The staff at JL Architects recently had an opportunity to visit the Beth Sholom Synagogue in Elkins Park, PA. Organized by the Mid-Atlantic chapter of the National Kitchen and Bath Association (NKBA), the evening included a tour of the Synagogue, as well as a presentation on how Frank Lloyd Wright influenced kitchen and bath design throughout his career. As a design professional, it’s always inspiring to visit the work of our more well-known predecessors.
From a designer’s point-of-view, it’s noticeably a Frank Lloyd Wright design from the moment you open the door. All those design elements that define Wright’s work are evident here, from the playful geometry, to the dramatic contrast in scale from one room to the next, and to the Wright-designed built-in elements. The geometry of the door pulls, wall sconces, HVAC grilles, and numerous other small details are all deliberately similar in their design… classic Frank.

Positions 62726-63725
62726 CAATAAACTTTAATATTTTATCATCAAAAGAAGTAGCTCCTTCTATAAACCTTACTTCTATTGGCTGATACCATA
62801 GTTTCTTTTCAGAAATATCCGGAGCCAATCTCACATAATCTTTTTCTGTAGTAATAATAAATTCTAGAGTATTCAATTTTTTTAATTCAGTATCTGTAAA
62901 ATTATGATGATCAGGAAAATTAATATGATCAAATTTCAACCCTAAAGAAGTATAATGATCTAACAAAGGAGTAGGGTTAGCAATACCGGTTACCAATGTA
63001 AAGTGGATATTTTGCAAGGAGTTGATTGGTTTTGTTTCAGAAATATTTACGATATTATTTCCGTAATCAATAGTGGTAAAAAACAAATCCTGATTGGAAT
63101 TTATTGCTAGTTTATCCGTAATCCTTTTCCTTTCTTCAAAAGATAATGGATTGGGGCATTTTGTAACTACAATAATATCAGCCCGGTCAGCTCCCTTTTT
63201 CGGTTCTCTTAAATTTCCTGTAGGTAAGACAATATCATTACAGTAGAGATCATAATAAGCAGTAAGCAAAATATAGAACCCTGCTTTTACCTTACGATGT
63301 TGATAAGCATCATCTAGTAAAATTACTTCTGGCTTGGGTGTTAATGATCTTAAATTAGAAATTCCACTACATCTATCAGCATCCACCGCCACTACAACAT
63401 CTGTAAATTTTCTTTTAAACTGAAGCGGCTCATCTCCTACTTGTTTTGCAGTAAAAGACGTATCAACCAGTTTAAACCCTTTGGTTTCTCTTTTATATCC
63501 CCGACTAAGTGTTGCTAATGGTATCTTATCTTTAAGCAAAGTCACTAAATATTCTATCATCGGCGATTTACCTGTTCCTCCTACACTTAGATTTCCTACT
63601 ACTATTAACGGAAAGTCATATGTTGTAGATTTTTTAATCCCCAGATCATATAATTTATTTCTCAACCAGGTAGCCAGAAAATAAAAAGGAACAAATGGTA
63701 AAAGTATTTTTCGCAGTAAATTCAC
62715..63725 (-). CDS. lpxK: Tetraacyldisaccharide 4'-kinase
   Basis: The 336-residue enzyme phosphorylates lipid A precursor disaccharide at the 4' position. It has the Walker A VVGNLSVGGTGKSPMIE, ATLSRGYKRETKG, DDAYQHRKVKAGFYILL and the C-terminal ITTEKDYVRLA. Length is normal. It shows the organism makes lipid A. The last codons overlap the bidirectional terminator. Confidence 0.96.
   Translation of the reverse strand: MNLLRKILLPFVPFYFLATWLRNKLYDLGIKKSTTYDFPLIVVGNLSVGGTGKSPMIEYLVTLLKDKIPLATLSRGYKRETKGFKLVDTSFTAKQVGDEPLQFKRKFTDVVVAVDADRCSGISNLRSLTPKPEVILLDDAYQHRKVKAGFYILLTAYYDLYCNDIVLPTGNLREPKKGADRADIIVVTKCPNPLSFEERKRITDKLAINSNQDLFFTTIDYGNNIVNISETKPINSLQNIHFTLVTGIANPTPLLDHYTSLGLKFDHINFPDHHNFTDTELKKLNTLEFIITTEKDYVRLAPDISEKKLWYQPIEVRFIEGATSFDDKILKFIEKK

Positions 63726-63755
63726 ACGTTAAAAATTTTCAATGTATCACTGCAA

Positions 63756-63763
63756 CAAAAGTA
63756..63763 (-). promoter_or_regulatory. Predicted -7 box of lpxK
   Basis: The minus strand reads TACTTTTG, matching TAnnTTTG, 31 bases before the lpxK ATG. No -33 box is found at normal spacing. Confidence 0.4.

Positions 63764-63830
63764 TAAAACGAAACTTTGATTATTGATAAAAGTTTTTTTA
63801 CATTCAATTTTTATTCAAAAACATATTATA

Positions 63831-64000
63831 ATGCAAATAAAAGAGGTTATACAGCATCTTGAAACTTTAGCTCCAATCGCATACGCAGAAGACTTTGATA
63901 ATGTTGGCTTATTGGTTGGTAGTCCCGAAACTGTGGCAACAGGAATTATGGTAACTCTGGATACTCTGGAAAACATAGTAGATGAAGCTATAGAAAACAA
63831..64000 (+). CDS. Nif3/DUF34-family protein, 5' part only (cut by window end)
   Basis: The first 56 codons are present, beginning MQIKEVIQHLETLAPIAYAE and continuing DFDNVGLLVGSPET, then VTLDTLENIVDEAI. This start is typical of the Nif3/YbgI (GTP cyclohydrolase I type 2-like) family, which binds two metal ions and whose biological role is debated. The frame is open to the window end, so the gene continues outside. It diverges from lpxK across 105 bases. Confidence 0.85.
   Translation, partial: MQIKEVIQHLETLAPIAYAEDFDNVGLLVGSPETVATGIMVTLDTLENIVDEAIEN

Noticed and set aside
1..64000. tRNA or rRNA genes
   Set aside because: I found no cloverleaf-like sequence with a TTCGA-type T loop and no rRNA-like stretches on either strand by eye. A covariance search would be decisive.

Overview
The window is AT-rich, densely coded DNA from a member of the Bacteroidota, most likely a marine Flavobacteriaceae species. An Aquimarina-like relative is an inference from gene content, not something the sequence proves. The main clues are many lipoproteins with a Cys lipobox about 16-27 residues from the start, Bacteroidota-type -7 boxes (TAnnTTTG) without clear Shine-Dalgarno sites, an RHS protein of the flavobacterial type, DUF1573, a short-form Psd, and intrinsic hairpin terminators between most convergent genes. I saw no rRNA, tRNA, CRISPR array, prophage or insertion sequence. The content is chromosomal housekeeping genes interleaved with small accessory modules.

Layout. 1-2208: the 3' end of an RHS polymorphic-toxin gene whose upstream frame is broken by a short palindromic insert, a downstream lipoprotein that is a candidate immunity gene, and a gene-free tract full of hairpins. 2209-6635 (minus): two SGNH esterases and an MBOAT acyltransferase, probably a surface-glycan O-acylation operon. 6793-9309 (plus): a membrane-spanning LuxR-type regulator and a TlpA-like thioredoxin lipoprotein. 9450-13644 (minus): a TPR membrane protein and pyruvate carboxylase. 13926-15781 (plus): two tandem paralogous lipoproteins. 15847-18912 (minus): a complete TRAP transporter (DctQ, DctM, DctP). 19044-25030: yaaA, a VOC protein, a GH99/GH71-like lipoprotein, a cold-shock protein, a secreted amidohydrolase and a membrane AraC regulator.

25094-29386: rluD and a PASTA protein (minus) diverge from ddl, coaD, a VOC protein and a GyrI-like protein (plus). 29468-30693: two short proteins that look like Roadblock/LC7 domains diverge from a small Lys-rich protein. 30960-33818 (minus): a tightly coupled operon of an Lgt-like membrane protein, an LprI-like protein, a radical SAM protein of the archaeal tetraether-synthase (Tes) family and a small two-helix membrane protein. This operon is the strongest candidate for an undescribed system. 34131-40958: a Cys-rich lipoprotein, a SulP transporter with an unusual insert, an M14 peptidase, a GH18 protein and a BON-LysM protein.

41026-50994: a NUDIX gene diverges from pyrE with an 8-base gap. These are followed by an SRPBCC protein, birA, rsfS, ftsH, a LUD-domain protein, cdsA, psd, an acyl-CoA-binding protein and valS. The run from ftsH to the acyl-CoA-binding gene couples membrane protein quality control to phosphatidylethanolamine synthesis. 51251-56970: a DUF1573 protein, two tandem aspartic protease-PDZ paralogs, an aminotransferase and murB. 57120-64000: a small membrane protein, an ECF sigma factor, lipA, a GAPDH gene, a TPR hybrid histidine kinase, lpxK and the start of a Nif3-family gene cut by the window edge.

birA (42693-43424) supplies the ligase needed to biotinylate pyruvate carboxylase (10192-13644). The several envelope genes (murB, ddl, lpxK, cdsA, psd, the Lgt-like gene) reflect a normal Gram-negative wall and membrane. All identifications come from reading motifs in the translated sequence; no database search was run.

The event’s main speaker, Mariya Reva, member of NKBA and former student at Frank Lloyd Wright’s Taliesin in Arizona, shared her experience with Wright’s Beth Sholom:
“When I walk into Wright’s buildings, I first mentally prepare myself to stop, and open up my awareness (all 5 senses). I want to see, listen (to the bells, water, wind), feel the temperature/breeze, smell the flowers, listen to how the building sounds and almost taste the colors. I am usually looking for specific elements. For example, when you already understand the language, you are listening to the story. Because I feel like I spent a little time connecting to his buildings, I can observe and read the story of that building. This of course, can be done by anyone after enough exposure… like listening to rock music for a while and being able to identify good guitar from bad.”
The Synagogue offers tours to the public, so what would someone unfamiliar with Wright’s work experience? What would they notice or appreciate the most? As architects, our job is to provide a built environment for our clients, but our goal is to provide a design that makes their experience in the building an enjoyable one. Whether that experience is calming & secure, dramatic & exciting, or anywhere in between, designers create the tone for your experience, and Frank Lloyd Wright’s works are prime examples of this.
Designer, Green Globes Professional